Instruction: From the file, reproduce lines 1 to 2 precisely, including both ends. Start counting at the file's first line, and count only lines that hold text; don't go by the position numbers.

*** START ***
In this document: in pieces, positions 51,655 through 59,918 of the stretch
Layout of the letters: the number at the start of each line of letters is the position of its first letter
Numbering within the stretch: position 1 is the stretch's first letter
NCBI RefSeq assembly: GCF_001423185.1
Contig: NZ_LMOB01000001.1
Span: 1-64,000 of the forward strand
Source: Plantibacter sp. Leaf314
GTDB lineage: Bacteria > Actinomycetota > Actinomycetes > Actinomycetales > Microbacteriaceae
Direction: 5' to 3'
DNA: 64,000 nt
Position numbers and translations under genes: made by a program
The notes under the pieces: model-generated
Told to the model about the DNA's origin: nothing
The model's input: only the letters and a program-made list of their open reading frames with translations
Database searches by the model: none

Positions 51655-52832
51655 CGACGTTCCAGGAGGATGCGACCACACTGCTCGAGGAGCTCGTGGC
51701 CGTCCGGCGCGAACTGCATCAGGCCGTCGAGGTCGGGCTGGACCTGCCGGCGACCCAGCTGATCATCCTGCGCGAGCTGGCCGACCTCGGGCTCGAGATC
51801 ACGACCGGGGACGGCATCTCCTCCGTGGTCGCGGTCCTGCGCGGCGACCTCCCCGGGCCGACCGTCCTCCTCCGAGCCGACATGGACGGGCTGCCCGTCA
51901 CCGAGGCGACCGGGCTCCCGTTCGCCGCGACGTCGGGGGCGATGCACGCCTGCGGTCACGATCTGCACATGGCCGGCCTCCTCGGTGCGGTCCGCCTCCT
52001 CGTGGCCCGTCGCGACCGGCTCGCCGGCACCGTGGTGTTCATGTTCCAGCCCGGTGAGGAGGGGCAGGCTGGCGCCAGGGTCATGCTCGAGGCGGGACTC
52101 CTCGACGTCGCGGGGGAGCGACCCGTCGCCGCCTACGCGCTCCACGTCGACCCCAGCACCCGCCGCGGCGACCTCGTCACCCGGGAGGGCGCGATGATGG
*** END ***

In this document: in pieces, positions 51,655 through 59,918 of the stretch
Layout of the letters: the number at the start of each line of letters is the position of its first letter